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Sac State underdogs beat Ivy Leagues

Posted On : December 3rd, 2010

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Sacramento State's Society of Hispanic Professional Engineers has competed in the annual National Olympiad since 1983. But this left a mark in the history of the 70-member organization as it came first place, beating out MIT, UC Berkeley, Stanford University and Georgia Institute of Technology.

"After winning the (National Academic) Olympiad, we had a confidence boost; Sac State is on the same level as these others," said junior civil engineering major Ariana Castillo, director of fundraising for the Society of Hispanic Professional Engineers.

Senior mechanical engineering major Ruben Velazquez said Sac State was the underdog who beat out champions MIT and UC Berkeley.

"(Sac State) is just as competitive as any engineering school," Velazquez said. "(Winning) shows that quality of Sac State in the College of Engineering and Computer Science."

The organization's president, Joshua Iniguez, chose four members to compete in the Olympiad. They are Castillo, Manuel Ramirez, Philip Booker and Felix Ortiz.

The four went into the competition without a scientific calculator and without taking advanced engineering courses. However, the team had their course material fresh in their minds, Iniguez said.

The first part of the competition included a test similar to the Engineer-in-Training exam, taken to obtain a professional engineering license, Velazquez said.

After they passed the first round, the team went on to the second part of the competition: the Jeopardy round. Teams each had one minute to answer questions on chemistry, physics, electrical engineering and aerodynamics. The Sac State team won with 1,700 points, while the second-place team scored 1,600 and other teams ended with zero.

Iniguez said the organization has been trying to win longer than he or the current members have been members, and winning the Olympiad shows future members that the Sac State chapter is moving in a progressive direction.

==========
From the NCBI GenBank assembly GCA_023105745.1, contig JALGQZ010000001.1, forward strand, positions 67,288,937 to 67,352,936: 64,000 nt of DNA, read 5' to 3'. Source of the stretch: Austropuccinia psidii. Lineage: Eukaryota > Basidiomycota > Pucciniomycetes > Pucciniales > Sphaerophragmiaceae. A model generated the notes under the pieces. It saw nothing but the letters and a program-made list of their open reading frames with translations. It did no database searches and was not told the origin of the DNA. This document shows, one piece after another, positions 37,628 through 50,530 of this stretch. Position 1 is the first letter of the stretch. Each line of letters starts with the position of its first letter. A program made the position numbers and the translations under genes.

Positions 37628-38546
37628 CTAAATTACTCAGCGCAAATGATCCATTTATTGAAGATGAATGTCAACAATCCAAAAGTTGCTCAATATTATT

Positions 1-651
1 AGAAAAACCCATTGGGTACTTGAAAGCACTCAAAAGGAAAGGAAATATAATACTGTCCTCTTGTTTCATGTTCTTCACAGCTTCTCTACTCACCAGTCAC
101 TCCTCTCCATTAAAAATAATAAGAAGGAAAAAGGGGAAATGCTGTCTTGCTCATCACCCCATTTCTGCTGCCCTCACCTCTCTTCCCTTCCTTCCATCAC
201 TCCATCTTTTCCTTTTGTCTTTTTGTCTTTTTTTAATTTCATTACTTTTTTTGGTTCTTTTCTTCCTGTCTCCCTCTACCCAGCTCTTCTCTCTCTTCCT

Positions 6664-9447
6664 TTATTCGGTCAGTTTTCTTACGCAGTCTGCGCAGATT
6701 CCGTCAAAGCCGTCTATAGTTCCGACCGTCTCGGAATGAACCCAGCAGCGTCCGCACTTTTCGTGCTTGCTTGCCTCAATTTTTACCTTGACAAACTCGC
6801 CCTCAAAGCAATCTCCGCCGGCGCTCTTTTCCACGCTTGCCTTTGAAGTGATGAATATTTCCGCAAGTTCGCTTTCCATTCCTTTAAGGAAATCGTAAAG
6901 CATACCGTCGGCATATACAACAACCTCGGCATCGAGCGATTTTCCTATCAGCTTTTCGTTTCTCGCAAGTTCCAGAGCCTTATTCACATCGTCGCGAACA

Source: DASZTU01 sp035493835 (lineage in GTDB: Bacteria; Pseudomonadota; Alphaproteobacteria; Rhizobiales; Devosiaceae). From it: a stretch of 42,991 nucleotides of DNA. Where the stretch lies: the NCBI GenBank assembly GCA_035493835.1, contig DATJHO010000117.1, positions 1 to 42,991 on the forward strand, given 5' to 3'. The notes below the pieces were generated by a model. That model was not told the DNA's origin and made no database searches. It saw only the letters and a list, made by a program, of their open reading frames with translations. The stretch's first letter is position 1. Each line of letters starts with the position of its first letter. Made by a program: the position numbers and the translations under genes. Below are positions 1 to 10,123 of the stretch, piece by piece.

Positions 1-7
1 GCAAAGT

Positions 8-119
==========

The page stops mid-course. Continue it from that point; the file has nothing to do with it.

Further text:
At 70 members, the Sac State chapter has the most members in its region, which includes cities from Bakersfield to the Oregon border, Oregon, Washington, Nevada and Alaska.

Iniguez said one misconception about the organization is that it specifically caters to Hispanic engineering majors. However, the chapter holds events such as resume workshops, career fairs and study sessions that are open to all students.

"We do a lot of mentoring at high schools and that gets (teaching majors) familiar with students," he said. "At the job fairs, a lot of the companies are looking for business majors."

The organization also hosts an annual Science Night, which shows parents the importance of higher education and teaches kids about science, math and engineering. Every year, the event attracts more than 100 kindergarten through 12th-grade students.

The Science Night is how the organization is exposed to and gives back to the community, Gonzalez-Rocha said.

In 2009, the organization received recognition from the Sacramento City Unified School District for hosting the Science Night. In October 2008, the organization won Chapter of the Month.

To gather more community and campus interest in the organization, the Society of Hispanic Professional Engineers is hoping to work with other clubs and organizations at Sac State.

This school year, the organization will build a teeter totter for the Rotaract Club's second annual 24-hour fundraiser called Teeter-Totter-A-Thon, which hopes to raise money for a school in Argentina and help the country fight polio, said Raymon Pierce, president of Sac State Rotaract.

Michelle Curtis can be reached at

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